Hills & Dales Estate is a must-see on any visit to LaGrange, Georgia. Not only do you get to see one of architect Neel Reid’s greatest works, a 1916 Italian villa, but it’s accompanied by one of the best preserved gardens in the country (“five acres of heaven,” it was once dubbed).
In a way, Hills & Dales Estate acts as a microcosm of the best LaGrange has to offer. That makes it a great starting point to introduce yourself to the area’s history and art. Here are just eight of the many reasons to put Hills & Dales on the top of your list:
Sure, you’ll see their names on buildings and area attractions as you drive around, but it’s easy to forget there are real people attached. Without a doubt, the Callaway family changed the face of the entire state of Georgia by not only developing industry but also supporting cultural, humanitarian and religious causes. Step inside their home and you get a better sense of their love of family and community, and their strong faith.
He’s a feral rescue cat who lives on the property and enjoys meandering through the garden paths with guests. Of course, he must have learned his technique from the human guides who are all incredibly warm, welcoming and eager to share their knowledge.
And that’s saying a lot. Neel Reid is responsible for some of the South’s most iconic properties. He had his hands on most of Ansley Park in Atlanta, Mimosa Hall in Roswell (which became his home), and a version of George Washington’s Mount Vernon across from the governor’s mansion, in addition to hotels, churches, hospitals and libraries. Reid became a friend to the Callaways and took his time to ensure the design really complemented the beautiful Ferrell gardens. The result is a stately mansion high on a hill that somehow manages to have a lived-in look.
They’re all created by resident designer David Brown, using cuttings from the garden. Alice Callaway loved all kinds of flowers, especially white orchids, calla lilies and tropicals. You can view her collection that is still being propagated in the greenhouse today. There’s always something in bloom.
(Find the bloom calendar here to plan your visit.)
As the brochure says, “Walk down garden paths continuously cultivated for over 175 years.” It’s so admired and well done that even other famous family foundations send representatives here to study the great work. P.S. When you’re done, make sure to show brother Cason and wife Virginia some love by visiting their little garden in Pine Mountain, Callaway Gardens.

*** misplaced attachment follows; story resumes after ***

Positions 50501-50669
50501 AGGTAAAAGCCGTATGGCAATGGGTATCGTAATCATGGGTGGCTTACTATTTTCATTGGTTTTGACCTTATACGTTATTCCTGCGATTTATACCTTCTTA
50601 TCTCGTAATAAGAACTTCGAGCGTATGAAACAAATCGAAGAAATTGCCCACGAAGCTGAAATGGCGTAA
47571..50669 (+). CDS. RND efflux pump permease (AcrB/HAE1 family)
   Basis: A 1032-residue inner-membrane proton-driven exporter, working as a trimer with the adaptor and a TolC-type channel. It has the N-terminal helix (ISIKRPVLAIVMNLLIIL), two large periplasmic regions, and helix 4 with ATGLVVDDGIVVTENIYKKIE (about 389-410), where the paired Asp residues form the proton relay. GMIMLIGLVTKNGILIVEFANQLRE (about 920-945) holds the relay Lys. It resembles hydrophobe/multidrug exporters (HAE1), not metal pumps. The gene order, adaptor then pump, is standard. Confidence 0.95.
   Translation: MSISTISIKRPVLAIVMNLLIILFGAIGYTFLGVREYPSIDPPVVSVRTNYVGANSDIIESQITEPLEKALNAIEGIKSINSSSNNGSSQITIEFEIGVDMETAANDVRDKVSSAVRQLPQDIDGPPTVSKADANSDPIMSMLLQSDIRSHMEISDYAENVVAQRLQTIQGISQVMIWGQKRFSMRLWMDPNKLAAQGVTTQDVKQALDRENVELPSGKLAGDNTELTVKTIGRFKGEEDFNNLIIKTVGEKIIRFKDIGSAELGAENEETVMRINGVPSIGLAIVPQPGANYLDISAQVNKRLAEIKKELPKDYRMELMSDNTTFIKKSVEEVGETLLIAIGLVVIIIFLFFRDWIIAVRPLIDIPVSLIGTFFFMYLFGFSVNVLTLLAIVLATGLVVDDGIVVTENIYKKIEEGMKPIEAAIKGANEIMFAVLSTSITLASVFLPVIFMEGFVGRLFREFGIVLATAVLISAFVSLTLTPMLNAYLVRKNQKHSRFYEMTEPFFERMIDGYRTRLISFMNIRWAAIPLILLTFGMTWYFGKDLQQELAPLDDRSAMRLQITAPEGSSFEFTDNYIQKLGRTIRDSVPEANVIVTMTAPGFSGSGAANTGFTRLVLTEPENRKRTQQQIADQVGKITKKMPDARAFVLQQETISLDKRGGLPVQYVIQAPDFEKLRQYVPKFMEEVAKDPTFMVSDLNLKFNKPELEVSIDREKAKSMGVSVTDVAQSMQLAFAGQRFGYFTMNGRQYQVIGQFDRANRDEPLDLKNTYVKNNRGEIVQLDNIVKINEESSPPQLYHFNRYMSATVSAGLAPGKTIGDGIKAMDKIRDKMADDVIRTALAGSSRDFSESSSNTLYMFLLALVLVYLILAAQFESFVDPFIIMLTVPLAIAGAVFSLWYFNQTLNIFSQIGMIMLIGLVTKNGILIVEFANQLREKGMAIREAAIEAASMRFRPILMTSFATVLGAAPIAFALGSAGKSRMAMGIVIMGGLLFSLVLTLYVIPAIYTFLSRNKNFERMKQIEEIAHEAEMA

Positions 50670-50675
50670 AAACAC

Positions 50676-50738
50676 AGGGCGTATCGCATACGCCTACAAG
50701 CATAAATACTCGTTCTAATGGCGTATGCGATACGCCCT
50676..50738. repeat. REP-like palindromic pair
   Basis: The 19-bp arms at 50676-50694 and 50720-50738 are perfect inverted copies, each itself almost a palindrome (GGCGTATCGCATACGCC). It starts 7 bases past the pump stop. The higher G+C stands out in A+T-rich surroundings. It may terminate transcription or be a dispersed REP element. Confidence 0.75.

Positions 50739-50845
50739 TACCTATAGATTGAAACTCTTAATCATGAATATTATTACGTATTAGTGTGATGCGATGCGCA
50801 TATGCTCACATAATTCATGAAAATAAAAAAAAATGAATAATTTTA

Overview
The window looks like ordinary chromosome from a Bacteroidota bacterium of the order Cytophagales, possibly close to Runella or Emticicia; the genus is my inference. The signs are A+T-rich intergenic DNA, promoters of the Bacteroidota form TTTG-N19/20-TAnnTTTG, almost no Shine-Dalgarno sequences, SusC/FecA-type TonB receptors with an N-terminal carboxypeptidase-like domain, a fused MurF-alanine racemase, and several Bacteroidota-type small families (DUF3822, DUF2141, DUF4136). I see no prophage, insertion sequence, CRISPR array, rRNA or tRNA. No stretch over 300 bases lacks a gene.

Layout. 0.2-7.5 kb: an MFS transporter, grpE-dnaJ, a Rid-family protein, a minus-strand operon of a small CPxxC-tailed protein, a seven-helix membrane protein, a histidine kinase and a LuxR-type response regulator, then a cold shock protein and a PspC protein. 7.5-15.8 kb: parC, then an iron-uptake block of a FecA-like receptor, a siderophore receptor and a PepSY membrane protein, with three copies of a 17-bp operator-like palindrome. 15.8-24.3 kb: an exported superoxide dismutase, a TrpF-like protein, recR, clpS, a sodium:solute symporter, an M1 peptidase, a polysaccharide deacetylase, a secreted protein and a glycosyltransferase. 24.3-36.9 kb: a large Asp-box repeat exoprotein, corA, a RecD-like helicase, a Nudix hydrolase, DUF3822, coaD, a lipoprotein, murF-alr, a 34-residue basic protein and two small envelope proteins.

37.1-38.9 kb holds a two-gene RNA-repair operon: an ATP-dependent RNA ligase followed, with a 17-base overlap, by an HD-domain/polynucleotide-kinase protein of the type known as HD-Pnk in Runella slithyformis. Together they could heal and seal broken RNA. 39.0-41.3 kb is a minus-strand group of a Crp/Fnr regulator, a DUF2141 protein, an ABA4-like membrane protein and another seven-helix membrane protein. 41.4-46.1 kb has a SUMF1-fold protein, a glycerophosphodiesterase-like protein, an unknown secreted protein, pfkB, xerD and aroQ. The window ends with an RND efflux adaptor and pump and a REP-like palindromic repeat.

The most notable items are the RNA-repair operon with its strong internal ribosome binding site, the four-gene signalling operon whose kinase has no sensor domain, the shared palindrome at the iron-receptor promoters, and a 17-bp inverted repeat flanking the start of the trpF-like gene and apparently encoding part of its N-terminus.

That’s how the Atlanta Journal described their visit 50 years ago and it’s still incredibly accurate. More than dignified, manicured boxwoods, it’s a spiritual retreat. Finding God in the garden is easy. You’re reminded of His abundance and beauty at every turn. And not just because there are topiaries of a harp and a pulpit. Also, the garden’s faith-based sayings serve as a nice prompt to visit the nearby Biblical History Center. (The Callaway Foundation was instrumental in bringing it to LaGrange.)
The Callaways not only appreciated art but Fuller Jr. also took up painting as a way to relax. You’ll see a landscape he painted in the parlor (ask about the funny story behind it). Callaway took lessons from the famous Lamar Dodd, whose work also appears in the home. He painted a watercolor of the south elevation as a wedding gift and also gave the Callaways a charcoal sketch of sailboats as a thank you gift for a weekend stay. Architect Neel Reid contributed a piece. And, upstairs in the billiards room, there’s a painting by noted folk artist Jean Lake of Troy, Alabama. If this whets your appetite for more art, stop by the LaGrange Art Museum, just down the street.
An article dated March 21, 1992, in the Toronto Star is credited as the first official use of the term “man cave” but just have a look at the third floor game room. Billiards, check. Card table, check. Table tennis, check. OK, they didn’t know about 80″ flat screens back then for those house-divided Georgia v. Georgia Tech games but everything else fits. Oh, and check out the skylights which open to vent when things get a little heated or the cigar smoke is too much.